Take a short trip back to the future. The 8th Annual All Star Playwright Festival and Annual New Play Competition sponsored by TeCo Theatrical Productions at the Bishop Arts Theater Center in Oak Cliff launched seven new one-acts this past weekend, penned by promising playwrights from across the metroplex.
This year’s competition displays an 80’s theme, so all productions take the audience back to aspects of a recent cultural milieu that offers perspective and commentary on our world today, some with humor, others with poignant insight. They provide an entertaining, thought-provoking evening or afternoon’s jaunt back to that “kinder and gentler” future.
How does the competition work? More than twenty playwrights submitted short one-act plays in response to a general call for entries. A reading team of writers, theatre professionals and educators rated and scored all of them as to quality of writing and stage-worthiness. I was one of this year’s readers. The top seven scorers then advanced to the Playwriting Festival. At each performance, audience members vote for their favorite production. After the final performance February 21, the votes get tallied and the winning playwright wins $1000 in cash and airline tickets to the destination of his/her choice. A fine reward for all the hard work.
This year the playwrights include: a former stand-up comic and award-winning script writer; the founder of The Playwrights Forum; the artistic director and co-founder of a a well-established non-profit theatre company; an award-winning author, poet and performance artist; a Dallas-based renaissance performance artist with his own entertainment company; a graphic designer and film-maker; and a well-respected regional set designer and co-founder of a successful for profit theatre company. All bring a wealth of experience and a range of artistic focus to the performance pieces.
What gets reinforced in the festival viewing is how a script can be only as good as it is interpreted and performed, no matter how well written. In several cases, more polished scripts got saddled with less than stellar performances and unimaginative direction. Phillip Morales’ Back in the Day: Or How to Transcend the Mix-Tape and Carol M. Rice’s Waltzing Matilda’s, both interesting scripts at first reading, ended up a bit flat in production. Several other plays’ scripts, not quite as well crafted as literary works, sprang to life due to their tight, energized direction and spot on acting performances. Love, Snakes and Thriller by Rodman Goode and The Cosby’s: The Lost Episode by Buster Spiller both surprised and delighted me on stage when they had not impressed me particularly on the written page.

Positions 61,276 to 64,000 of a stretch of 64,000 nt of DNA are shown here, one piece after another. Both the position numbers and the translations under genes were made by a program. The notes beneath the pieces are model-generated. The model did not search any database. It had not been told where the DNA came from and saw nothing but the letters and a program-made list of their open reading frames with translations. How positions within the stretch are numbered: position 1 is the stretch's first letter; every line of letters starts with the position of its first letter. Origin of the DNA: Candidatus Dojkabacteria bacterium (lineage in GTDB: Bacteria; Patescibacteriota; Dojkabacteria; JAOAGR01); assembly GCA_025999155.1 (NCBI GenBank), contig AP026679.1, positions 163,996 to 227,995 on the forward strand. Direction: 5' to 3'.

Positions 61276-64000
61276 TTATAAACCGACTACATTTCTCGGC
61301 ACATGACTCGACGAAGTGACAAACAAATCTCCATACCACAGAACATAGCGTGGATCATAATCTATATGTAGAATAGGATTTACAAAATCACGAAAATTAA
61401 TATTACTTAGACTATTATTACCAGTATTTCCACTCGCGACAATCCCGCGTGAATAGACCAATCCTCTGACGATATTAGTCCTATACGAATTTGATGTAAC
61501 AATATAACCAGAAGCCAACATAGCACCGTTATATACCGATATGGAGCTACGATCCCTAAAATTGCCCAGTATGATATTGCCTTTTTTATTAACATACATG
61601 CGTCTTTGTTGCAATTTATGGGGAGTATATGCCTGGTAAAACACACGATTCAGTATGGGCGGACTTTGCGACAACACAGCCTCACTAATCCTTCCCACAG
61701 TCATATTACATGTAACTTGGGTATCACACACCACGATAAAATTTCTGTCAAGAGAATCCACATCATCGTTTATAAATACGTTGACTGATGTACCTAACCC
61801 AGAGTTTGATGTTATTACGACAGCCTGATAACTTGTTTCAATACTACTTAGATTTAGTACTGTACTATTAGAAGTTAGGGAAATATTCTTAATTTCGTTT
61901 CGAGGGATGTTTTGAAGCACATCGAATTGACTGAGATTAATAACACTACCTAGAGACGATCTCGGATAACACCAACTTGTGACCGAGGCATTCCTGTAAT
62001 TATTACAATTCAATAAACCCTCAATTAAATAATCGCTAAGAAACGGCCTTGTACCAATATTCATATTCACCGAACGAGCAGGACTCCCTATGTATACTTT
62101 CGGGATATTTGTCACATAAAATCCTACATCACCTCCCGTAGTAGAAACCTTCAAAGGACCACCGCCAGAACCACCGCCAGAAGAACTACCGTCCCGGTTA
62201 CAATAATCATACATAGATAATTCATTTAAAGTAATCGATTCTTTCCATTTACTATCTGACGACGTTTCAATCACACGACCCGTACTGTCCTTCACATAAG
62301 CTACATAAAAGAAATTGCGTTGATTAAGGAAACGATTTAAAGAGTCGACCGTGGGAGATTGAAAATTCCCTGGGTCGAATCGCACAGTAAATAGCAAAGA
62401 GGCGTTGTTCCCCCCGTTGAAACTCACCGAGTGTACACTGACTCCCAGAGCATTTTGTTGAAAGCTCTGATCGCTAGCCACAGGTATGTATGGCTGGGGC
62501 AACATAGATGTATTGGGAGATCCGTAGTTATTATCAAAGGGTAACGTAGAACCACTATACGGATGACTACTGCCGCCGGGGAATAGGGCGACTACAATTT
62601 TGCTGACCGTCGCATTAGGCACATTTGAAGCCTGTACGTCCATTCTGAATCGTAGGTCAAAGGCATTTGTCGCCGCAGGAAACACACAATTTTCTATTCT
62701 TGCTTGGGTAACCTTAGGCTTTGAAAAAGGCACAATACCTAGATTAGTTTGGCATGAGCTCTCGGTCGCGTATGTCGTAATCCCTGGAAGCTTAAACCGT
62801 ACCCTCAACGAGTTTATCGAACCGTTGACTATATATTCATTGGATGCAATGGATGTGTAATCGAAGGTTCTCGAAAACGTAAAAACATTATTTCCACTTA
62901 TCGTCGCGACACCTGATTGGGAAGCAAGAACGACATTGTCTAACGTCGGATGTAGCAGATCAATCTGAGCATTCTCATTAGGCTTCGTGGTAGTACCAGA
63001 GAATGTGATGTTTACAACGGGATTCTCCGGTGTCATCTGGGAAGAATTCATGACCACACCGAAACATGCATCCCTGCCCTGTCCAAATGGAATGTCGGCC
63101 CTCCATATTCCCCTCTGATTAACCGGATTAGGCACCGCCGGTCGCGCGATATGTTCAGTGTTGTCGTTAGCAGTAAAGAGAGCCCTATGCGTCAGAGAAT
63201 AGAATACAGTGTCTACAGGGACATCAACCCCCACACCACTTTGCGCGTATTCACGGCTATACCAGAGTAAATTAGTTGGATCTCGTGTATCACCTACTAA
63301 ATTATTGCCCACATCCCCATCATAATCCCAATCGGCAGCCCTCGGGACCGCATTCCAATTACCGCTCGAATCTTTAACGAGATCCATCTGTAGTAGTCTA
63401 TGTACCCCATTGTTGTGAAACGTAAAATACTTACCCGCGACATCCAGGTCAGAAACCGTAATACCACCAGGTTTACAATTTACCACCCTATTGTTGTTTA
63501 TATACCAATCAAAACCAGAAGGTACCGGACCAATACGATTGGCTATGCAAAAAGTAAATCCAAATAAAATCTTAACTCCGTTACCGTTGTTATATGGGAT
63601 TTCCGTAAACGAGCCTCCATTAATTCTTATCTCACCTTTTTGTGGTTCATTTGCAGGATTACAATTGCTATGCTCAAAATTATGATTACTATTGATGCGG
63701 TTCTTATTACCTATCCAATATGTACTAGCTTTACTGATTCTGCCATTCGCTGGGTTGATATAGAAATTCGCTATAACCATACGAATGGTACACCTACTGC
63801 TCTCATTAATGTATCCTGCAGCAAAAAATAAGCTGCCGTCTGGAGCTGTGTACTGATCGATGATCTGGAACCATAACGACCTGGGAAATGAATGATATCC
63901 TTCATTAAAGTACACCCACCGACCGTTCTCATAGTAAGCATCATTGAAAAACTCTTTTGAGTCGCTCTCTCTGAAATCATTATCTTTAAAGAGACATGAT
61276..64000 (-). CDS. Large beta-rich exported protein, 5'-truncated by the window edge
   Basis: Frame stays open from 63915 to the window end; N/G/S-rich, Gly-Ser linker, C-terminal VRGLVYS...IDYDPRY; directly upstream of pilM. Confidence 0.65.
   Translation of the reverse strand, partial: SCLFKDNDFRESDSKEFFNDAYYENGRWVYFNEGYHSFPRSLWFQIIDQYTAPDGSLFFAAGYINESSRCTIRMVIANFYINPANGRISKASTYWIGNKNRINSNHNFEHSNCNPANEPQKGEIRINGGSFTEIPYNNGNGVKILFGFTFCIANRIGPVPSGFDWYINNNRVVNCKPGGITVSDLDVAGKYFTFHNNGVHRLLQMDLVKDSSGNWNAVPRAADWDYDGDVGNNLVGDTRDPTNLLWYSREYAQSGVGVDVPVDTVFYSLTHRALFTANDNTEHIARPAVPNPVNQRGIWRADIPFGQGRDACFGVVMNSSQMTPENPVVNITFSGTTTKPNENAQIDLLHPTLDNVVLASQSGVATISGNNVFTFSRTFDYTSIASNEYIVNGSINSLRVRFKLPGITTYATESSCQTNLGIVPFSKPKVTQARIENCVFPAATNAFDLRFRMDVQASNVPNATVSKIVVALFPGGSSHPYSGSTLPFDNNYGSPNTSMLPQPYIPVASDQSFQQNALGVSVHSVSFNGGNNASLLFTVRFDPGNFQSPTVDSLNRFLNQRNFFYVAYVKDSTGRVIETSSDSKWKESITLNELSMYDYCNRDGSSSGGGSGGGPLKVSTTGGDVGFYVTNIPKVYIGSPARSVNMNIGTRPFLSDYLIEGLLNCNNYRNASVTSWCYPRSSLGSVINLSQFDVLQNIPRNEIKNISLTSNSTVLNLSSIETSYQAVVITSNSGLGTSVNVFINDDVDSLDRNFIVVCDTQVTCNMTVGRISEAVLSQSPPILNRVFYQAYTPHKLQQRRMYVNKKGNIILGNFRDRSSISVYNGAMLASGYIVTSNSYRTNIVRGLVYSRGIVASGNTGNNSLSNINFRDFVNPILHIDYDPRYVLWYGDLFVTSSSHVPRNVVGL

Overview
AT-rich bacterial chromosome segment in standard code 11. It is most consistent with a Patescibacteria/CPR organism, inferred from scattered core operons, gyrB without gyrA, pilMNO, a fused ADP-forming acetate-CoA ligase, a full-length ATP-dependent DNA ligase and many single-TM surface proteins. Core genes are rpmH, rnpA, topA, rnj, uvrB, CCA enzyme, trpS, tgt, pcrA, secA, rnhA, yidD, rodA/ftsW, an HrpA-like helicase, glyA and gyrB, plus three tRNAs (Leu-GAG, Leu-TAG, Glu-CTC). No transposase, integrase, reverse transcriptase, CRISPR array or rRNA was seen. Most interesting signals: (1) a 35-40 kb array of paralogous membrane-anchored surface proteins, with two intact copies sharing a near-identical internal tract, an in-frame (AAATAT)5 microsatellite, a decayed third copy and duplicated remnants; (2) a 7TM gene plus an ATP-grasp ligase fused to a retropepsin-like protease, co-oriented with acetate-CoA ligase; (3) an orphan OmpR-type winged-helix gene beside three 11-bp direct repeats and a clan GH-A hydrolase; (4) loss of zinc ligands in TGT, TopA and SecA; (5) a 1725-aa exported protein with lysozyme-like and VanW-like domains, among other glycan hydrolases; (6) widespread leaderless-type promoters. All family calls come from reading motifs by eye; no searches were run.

The strongest production was Rodney Dobbs’ Date Three, Date Four: ’83-’84. Powerful at first reading, this play presented the most consistent plot structure and fully developed characters, which changed in interesting ways from Scene 1 to Scene 2 as their relationship evolved. The play posits a clear snapshot of the era, in vivid direct contrast to a similar scenario today. It centers on a realistic setting of a dating couple with certain behavior expectations and mores reflective of the era. In Scene 1, Randy, played with natural ease and macho arrogance by Marty Moreno, discusses his “screw and scram” philosophy and how he doesn’t view this date as a likely conquest. Cavalier to the max, Randy boxes everyone into a disposable category. It’s hard not to cringe when he tosses off the thought that he doesn’t use condoms as there’s not much out there to catch from unprotected sex a shot won’t fix. Shannon Rasmussen, as Dana, plays her romantic co-dependence to the hilt with believable neediness in Scene 1. In Scene 2, they enact a similar meeting a year later. Dana has wised up and Randy is no longer “in charge” of his sex-life. This time, Dana, as realistic sex kitten with devil horns and tail, presents him with a condom en route to the bedroom. Suddenly her character expands to include the looming specter of AIDS in her alluring devil suit, an unexpected, effective combination of the realistic and metaphorical.
Very funny characterizations and efficient, fast-paced, believable blocking in Buster Spiller’s self-directed The Cosby’s: The Lost Episode elicit the most audience response of the evening. JuNene K. as Clair Huxtable is the hilarious stand-out of the entire performance with her multi-layered repeated delivery of the line, “Mama gonna tear that ass up.” Who knew that line could be so funny, said so many ways? Spiller’s solid cast includes Akron Watson, J.R.Bradford and Sequoia Houston.
The seven plays presented are, in program order:
84 by Jonathan Norton
Waltzing Matilda’s by Carol M. Rice
The Cosby’s : The Lost Episode by Buster Spiller
Date Three, Date Four: 83’-84’ by Rodney Dobbs
Love, Snakes and Thriller by Rodman Goode
To the Max by Camika Spencer
Back in the Day: Or How to Transcend the Mix-Tape by Phillip Morales
The 8th Annual All Star Playwright Festival and Annual New Play Competition runs through February 21 at the Bishop Arts Theater Center, 215 South Tyler St. in Oak Cliff.
For tickets visit TeCo Theatrical Productions: